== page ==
Then vs Than in English Grammar
Knowing the difference between then and than in English grammar becomes important due to the fact that then and than are two words that are often confused as one and the same. They, then and than, are actually not one and the same. They are very much different from each other. Then is an adverb and is used to indicate time usually in the past tense and sometimes in the future tense too. On the other hand, the word than is a preposition that is used just before the second part of a comparison. It is known as a conjunction and a preposition. Both then and than have their origins in Old English. The word then is also used in phrases. For example, then and there.
What does Then mean?
As the Oxford English dictionary says then means “at that time; at the time in question.” If you look at the following sentence, you can see how the word then indicates the sense at that time.
Then I heard a loud noise.
Now, look at the following sentence. In this sentence the word then merely indicates time.
I was young then.
In the given sentence, the word then indicates the past when the speaker was younger than he is now.
Sometimes the word then is used to suggest extra information about something as in the sentence given below.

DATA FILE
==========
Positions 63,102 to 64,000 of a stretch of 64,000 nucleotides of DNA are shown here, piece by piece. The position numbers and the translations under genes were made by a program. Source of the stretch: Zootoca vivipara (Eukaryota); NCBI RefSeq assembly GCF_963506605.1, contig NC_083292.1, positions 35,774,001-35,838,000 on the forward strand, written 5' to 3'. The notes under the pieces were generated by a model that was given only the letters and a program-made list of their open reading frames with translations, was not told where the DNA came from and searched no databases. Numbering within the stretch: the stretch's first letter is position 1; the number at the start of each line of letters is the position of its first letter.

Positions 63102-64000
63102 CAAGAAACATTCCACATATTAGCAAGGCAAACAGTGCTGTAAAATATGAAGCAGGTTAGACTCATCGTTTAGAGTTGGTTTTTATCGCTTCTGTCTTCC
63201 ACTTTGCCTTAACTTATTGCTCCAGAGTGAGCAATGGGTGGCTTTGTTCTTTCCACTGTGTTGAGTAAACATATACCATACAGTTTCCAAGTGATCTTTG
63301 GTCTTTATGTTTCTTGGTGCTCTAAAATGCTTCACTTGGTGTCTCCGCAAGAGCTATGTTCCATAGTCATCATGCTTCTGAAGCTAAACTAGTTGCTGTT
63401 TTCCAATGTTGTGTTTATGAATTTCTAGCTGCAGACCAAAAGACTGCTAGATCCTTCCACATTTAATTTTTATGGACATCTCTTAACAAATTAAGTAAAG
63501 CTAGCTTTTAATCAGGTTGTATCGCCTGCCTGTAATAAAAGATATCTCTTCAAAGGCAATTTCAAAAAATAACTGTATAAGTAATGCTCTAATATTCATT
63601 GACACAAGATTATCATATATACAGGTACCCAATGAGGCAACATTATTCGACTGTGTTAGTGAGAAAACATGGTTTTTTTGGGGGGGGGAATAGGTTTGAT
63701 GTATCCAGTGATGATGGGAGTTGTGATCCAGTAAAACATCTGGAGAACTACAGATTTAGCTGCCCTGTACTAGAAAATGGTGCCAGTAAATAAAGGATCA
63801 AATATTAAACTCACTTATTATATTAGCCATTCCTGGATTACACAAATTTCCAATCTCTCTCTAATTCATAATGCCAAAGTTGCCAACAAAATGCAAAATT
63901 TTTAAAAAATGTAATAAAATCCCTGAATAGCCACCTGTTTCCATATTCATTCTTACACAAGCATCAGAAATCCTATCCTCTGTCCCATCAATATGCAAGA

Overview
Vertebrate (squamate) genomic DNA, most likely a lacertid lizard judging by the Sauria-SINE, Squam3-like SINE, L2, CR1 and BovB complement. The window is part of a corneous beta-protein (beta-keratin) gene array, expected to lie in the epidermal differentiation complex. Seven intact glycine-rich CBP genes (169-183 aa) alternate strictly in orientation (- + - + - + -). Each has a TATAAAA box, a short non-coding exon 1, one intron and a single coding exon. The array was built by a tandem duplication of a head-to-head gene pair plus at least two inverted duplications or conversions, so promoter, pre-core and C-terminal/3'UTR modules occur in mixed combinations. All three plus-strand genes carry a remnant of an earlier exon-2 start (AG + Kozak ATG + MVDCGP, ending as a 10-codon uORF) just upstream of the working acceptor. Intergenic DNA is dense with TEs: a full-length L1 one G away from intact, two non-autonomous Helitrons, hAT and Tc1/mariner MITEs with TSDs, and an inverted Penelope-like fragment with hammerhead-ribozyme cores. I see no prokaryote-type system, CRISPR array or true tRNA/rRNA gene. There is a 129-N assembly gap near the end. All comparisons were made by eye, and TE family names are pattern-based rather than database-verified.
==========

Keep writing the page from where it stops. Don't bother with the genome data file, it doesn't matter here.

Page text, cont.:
He is feeble now and then he suffers from high blood pressure.
In such cases, you can see the presence of the conjunction and too.
Then is used to end dialogues as in the sentence ‘well then, I shall leave’.
What does Than mean?
The preposition than is used in the fifth case or the ablative case as in the following sentence.
The king is weaker than his opponent.
In the given sentence, you can see that the word than is used just before the second part of the comparison made between the king and his opponent.
It is interesting to note that the word than is sometimes used to show that one incident has happened after another as in the sentence given below.
No sooner I entered my house than I heard the telephone ring.
What is the difference between Then and Than in English Grammar?
• Then is an adverb. Than is a preposition as well as a conjunction. Than is much known for being used in the comparative form.
• Then indicates time. The preposition than is used in the fifth case or the ablative case. This is the major difference between the two words then and than.
• The word than is sometimes used to show that one incident has happened after another.
• The word then sometimes is used in the sense at that time.
• Sometimes the word then is used to suggest extra information about something.
• Then is used to end dialogues.
One has to carefully use the two words than and then according to context. This can only be done if one clearly understands the difference between then and than in English grammar.